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156 YEARS AGO. .

LOCAL GOVERNMENT JOTTINGS.…

[No title]

'"STTT/PHOLTNE RTCTN LOTION.

CHESTER v. HOOLE. --+--

THE CHURCHES. ! — I

[No title]

.__--------__-----------THE…

HOOTOX PARK RACES. ~— -+

------LITERARY NOTICES. ..,.,.'

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ROSSETT.

' CONNAH'S QUAY.

---..--.-+----HESWALL.

IFRODSHAM.

--.--.-... fALP A.

---.---+ ELLESMEKE PORT.

NESTON,

. HAWARDEN.

WREXHAM

4-,.._ --------------DON'T…

------LITERARY NOTICES. ..,.,.'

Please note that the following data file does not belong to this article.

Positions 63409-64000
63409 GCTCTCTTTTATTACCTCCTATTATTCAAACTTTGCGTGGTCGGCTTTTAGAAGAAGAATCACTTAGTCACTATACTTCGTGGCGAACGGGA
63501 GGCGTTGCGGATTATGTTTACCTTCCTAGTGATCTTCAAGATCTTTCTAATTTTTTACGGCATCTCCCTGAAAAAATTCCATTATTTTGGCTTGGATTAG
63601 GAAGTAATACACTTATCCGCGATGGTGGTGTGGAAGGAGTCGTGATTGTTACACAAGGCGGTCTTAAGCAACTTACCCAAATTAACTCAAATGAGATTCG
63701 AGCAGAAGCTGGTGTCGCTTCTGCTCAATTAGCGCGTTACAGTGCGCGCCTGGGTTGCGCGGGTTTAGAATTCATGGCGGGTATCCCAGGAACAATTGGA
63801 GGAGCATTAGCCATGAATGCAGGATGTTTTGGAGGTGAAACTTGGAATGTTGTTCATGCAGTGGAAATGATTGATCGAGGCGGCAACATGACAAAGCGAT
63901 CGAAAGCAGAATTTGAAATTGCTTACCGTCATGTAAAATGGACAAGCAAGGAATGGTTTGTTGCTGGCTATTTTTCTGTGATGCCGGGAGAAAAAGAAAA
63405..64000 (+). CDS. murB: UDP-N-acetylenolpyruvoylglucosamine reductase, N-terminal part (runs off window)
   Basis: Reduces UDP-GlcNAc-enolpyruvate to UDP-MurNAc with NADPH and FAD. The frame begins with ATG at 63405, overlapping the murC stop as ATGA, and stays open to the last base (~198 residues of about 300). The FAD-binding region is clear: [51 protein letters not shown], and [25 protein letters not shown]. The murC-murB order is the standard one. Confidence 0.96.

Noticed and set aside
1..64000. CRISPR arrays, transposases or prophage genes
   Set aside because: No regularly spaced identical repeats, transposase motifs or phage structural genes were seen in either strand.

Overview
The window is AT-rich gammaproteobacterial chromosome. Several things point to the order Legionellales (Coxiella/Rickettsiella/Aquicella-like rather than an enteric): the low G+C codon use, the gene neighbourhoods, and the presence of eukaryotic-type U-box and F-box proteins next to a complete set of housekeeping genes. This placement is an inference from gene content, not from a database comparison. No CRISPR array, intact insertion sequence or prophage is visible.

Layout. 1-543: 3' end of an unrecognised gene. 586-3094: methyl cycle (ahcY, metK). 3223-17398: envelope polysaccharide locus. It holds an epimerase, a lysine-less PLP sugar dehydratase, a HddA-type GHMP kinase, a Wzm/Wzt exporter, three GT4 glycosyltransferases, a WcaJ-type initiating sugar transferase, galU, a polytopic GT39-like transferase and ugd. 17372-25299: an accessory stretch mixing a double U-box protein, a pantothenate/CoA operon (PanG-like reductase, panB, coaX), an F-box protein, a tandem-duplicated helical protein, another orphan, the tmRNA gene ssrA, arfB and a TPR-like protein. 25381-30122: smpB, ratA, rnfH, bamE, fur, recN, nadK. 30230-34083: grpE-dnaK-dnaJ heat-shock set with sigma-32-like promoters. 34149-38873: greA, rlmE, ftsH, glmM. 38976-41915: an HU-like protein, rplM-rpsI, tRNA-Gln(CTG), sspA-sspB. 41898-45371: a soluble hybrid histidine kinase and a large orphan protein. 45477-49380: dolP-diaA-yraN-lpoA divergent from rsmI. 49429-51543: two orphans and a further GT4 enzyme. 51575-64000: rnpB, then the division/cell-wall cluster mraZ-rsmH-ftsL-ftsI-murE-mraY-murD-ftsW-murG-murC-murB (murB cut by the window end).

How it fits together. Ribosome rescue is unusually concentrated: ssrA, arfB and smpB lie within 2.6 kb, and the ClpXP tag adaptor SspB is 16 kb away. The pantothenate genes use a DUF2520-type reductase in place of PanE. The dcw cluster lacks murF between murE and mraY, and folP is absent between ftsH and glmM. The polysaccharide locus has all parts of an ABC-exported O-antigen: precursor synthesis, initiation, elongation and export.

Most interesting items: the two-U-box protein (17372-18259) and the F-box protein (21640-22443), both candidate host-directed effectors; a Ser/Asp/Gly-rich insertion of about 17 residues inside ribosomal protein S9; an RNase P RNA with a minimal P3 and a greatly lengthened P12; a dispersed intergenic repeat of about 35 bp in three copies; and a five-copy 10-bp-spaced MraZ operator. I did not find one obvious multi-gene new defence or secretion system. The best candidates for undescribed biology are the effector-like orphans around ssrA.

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tents raises the old question whether didactic versa is really poetry after all. Again the answer must be negative. The truei poet- is "of imagina- tion all compact," and hero, for the most part, matters of fact are set forth ia verce. The metrical form may aid the memory, and will do no more. Some of the pieces are exempt from this criticism. "Robin Legends" and "The Birth of the Snowdrop" are instances. Wo may add that the get-up of the volume is high!y credit- able to the publisher. THE MARQUIS OF PUTNEY (By Richard Marsh. London: Methuen and Co., 6s.).—In his latest romance Mr. Marsh is treading his favourite ground of mystery, the mystery attending the kid- napping of the Marquis of Putney, a. tiny baby. during his daily airing in Hyde Park under the charge of his nurses. Envy, malice, hatred and all unoharitableness are naturally at the root of the mystery, but years pass and stilt the riddle is unsolved. The missing heir to the vast estates has dropped as completely out of sight as if the earth had opened and swallowed him up. Sus- picion lights in a certain quarter, but the story has to be followed to the end before. the true clue is found. Matters are complicated by the fact that the injured parties, the bereaved Duke and Duchess, have each a past which it behoves them to conceal, and which play no small part in the elaboration of the story. The plot, shews distinct, originality of conception, and is worked out with skill and boldness. The interest is never suffered to flag, and the reader who takes the book in hand will pursue the theme right up to the end. "THE PIE AND THE PATTY-PAN" (By Beatrix Potter. London: Fredk. and Co., Is.)-—Mies Potter's new book for children is issued in good time for a Christmas gift. The series of these comic picture-books, commencing with the famous "Peter Rabbit," is now growing into quite a little library. The tragedy attending the pie baked by the feline cook, "Ribby," and its consumption by the canine guest, "Duchess," is full of whimsical humour peculiar to the author, while the pictures teem with merriment. The facial expression in the animal portraits shews the true artist. PICTURE POST-CARDS.—The picture post- cards published by Mr. J. W. Ruddock, Lincoln, are clever reproductions of water-colours, and the series is fully representative of the Provinces of England, two oote of Chester views being included.